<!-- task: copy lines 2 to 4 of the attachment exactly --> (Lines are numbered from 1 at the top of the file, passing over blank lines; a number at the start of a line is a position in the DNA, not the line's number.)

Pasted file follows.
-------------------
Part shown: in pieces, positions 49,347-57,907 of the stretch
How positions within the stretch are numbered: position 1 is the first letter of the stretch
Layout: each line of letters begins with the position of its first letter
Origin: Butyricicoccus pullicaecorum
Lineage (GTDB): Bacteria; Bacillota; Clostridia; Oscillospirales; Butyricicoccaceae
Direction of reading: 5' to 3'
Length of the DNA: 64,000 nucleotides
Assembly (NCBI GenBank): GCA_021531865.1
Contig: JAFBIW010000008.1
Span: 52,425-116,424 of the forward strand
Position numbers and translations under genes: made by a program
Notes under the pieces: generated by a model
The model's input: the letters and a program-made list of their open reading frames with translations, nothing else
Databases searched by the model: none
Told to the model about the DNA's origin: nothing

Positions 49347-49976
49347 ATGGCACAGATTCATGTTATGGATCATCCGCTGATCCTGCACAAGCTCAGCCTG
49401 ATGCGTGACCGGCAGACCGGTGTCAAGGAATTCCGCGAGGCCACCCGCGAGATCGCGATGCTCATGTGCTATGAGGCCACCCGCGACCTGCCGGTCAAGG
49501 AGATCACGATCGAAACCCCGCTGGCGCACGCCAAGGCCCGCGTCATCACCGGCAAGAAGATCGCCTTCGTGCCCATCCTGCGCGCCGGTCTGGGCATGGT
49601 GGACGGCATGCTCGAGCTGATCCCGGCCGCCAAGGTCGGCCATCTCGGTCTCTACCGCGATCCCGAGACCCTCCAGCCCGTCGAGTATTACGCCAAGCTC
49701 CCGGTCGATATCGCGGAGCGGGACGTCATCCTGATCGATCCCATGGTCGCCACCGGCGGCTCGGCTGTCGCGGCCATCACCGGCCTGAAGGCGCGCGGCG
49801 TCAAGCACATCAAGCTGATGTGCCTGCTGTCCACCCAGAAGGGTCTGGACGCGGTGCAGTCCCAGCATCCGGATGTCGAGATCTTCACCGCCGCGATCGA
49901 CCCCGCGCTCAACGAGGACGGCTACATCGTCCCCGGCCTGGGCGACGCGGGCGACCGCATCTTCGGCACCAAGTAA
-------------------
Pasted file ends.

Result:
How positions within the stretch are numbered: position 1 is the first letter of the stretch
Layout: each line of letters begins with the position of its first letter
Origin: Butyricicoccus pullicaecorum